Wind was good. Swell was big. Fleet was *very* strong. Our starts were OK but not great. Combining that with pointing a tiny bit lower and being a tiny bit slower got us on a 22nd place overall out of 30 and an 8th among the 14 Corinthians (amateurs). In contrast to Monaco where we did very well, our sail trim has not been optimal, especially on the first day where we forgot that we had shortened the shroud screws to be able to fully unpower the boat in strong wind and hence had way too much rig tension for the light wind conditions. A stupid and costly mistake. Another costly and equally stupid mistake was that we confused to which crane to head to get the boat out of the water which in cooperation with other issues led to us arriving at 4am Monday morning.
On the upside we sealed a 9th in one of the races which made us very happy and might indicate some potential.
We also got a very nice photo of ours from Andrea Lelli.
Coming up next is a national regatta in Neuchatel on the J/70 at the end of the month.
Nik and I went to Gravedona over Pentecost, this time joined by my brother Niklas and our former #SSTR5 team mate Ben. It was Niklas' first day on the 49er and Bens seventh. They spend about eight hours fixing the boat and it seemed they had a pretty good time:
Nik and I have been out sailing our new 49er in Gravedona over Easter and Pentecost. We were joined by Ben and my brother Niklas over Pentecost and we also met other 49er sailors from Italy on the water and in the club in Gravedona, AVAL Gravedona, where we our boat will be stored until the 49er Youth Worlds at the same spot.
Big shoutout to @avalcdv for the amazing hospitality!!!
We are presently without coach so the video we made are based on my father filming us with his laser and my brother filming us through binoculars. There is room for photo footage improvement *and*boat handling.
Since Nik is very busy with his high school finals (I am quite busy, too, actually) I have been out sailing with Niklas for yet another weekend and we will keep doing that until Nik is back for good.
We've sail the 38th Primo Cup in Monaco which is part of Monaco Winter Series. This time with Dionysios who had been on board of our J/70 before, a junior Fabrice from my club SC Stäfa and my father.
We did very well, ending up 13th in a fleet that allegedly counted 13 Olympic medals, second Swiss and 4th among the Corinthians (the amateurs).
Top mark rounding with the Olympians, overtaking five of them downwind and coming in 6th.
We were expecting the usual Monaco super light winds and super light breeze but no, these conditions we only had one day. We've had very nice wind overall.
Nik and I are now back from the Youth Worlds. It’s been a great experience and yes, I can see why some people call it the “Youth Olympic Games”.
The opening and the closing ceremonies were really a bit like the real Olympics, even the sultan of Oman visited the closing ceremony. We’ve heard the national anthems, saw the flags of the 59 participating countries… I was very impressed.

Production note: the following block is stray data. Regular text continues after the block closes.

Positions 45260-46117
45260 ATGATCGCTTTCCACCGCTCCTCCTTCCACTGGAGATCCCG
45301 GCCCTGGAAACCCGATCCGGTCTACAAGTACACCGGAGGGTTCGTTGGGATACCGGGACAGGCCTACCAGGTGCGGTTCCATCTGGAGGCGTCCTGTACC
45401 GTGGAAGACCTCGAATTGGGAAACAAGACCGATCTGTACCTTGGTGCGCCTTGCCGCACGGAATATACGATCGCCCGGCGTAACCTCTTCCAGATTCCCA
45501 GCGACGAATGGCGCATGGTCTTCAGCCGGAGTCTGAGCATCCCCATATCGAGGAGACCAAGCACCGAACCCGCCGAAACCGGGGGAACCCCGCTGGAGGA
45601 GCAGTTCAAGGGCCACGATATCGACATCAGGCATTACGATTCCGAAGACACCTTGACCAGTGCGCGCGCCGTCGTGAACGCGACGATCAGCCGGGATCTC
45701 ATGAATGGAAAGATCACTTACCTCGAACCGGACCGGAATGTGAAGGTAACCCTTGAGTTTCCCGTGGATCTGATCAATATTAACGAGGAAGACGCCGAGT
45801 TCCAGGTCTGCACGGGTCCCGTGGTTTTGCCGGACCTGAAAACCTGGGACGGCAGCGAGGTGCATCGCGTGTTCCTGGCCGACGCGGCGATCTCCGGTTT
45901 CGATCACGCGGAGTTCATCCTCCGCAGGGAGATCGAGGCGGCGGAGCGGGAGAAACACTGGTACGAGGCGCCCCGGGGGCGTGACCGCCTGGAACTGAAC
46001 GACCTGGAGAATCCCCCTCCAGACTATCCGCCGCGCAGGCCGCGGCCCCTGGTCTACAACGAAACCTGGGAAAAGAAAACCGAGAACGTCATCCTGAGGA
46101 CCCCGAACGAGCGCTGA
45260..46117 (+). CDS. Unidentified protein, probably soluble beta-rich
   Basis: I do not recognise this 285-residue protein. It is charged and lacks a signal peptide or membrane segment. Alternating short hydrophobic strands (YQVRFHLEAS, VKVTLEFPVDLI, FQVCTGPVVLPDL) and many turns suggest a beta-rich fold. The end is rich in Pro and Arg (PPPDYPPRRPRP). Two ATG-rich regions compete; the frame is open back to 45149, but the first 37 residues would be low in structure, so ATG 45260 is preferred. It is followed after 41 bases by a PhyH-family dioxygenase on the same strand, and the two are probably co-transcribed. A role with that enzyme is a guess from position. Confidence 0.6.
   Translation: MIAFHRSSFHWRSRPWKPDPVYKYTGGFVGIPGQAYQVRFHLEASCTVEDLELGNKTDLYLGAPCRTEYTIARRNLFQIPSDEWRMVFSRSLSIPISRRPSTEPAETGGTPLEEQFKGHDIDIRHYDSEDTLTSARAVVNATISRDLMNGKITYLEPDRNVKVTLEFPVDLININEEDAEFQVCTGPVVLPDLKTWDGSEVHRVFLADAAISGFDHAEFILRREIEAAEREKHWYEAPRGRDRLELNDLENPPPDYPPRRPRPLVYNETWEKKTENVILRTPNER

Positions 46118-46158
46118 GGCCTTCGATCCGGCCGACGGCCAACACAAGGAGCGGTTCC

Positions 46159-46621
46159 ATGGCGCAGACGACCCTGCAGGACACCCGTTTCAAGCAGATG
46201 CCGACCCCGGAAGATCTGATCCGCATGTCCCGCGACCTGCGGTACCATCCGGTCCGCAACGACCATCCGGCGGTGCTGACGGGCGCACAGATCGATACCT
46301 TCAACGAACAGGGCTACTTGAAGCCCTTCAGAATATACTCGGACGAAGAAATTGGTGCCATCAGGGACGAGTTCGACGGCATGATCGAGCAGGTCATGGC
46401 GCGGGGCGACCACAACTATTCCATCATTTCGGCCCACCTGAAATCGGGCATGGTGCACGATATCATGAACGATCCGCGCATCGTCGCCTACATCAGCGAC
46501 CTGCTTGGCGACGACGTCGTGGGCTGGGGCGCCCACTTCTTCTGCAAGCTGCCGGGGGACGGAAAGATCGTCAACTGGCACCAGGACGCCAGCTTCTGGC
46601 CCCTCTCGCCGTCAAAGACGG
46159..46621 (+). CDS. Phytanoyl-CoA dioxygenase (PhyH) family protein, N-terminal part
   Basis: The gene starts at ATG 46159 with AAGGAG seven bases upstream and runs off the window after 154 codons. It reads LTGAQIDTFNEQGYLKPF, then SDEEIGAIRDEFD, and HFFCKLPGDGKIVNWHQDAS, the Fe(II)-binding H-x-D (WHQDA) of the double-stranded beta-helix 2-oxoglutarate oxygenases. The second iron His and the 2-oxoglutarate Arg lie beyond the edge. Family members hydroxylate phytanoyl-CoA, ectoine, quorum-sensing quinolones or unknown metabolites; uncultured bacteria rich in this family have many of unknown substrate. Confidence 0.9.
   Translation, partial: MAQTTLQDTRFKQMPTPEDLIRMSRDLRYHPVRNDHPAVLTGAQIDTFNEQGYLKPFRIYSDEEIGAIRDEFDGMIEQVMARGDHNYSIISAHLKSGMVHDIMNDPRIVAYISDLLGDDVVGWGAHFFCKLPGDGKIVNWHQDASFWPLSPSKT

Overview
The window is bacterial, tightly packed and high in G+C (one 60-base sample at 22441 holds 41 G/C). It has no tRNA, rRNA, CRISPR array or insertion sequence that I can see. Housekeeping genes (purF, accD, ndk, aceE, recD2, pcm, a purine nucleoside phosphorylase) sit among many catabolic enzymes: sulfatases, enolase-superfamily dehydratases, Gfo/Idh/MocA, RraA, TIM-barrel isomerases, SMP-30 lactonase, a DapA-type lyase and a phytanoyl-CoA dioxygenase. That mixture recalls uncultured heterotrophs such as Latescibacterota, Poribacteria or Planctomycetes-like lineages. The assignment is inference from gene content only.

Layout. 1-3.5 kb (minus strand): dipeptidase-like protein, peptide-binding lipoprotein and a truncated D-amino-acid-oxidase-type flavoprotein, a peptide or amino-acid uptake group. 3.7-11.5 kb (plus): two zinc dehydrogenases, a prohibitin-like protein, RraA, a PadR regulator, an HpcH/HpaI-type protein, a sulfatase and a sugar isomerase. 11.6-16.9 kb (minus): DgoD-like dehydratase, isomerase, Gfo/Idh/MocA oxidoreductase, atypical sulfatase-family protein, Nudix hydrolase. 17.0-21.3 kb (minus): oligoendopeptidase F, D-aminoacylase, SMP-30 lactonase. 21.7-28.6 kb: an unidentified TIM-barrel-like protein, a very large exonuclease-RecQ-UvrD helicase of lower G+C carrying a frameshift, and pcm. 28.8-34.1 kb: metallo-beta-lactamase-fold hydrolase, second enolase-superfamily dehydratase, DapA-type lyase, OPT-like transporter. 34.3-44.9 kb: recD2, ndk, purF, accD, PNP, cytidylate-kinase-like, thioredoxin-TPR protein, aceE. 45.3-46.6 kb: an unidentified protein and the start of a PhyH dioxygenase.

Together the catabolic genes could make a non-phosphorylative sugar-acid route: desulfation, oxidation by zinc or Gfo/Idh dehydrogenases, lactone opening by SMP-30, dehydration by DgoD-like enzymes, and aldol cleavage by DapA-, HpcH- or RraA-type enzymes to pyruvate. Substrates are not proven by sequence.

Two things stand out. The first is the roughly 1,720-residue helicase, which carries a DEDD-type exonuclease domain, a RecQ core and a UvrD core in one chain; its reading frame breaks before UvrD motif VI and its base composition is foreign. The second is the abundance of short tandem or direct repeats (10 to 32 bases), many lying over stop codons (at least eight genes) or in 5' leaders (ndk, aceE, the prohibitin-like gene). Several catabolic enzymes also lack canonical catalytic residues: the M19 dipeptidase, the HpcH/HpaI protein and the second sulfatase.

Our own sailing performance was much less impressive. We never really figured out the wind patterns in the Gulf of Oman. We’ve had the expected light wind but it was super shifty and with occasional “lifts” that would push one team forward but not the team five meters away. Of course, the wind was the same for all sailors and some figured out how to read the wind patterns better than others. Our German friends really aced that. We had beaten then at the 420 Europeans by six places but this time they have been ahead of all and became World Champions, big congrats!
Big congrats also to our Swiss team members Anja who won silver in the ILCA6 women’s fleet as well as Axel and Noemie who won bronze in the Nacra 15!
Oman 2021 has been a great experience and I was super happy that it all worked out despite Covid, the bumpy selection process and the problems getting free from school. I just wished we had sailed better in these difficult conditions.
As a small remedy we got some nice pics shot by Mark Lloyd (@lloydImages) and Sander van der Borch @sandervanderborch.photography; ; https://omansailgallery.photoshelter.com/gallery-collection/2021-Youth-Sailing-World-Championships-presented-by-Hempel/C0000K1HJcK8yQEE).
Nik and I were again selected into Swiss Sailing Youth Team, the highest support category in junior sailing in Switzerland.
2022 will be the transition year into the 49er and we are very much looking forward to it,
Nik and I were selected to represent Switzerland at the 2021 Youth Sailing World Championships in Mussanah, Oman. We are *very* proud and grateful!
I am very grateful for all the support I received throughout the years from my Club SC Stäfa, my region Swiss Sailing Team Region 5, Swiss Sailing Team and our super coach Simone Malagugini.
Nik and I have been trying our new boat class during fall vacation. We've had perfect conditions with 8-10 knots and flat water. Plus two excellent coaches. A great start into the 49er!
Main learnings for me: (1) figuring out the stuff with the trapeze is not easy and (ii) the crew needs to be a machine and I need to become more of a machine myself. For now, we'll stay light for max performance at the 420 World Sailing Worlds in Oman (selection pending).
My name is Simon Kaiser and I simply love sailing.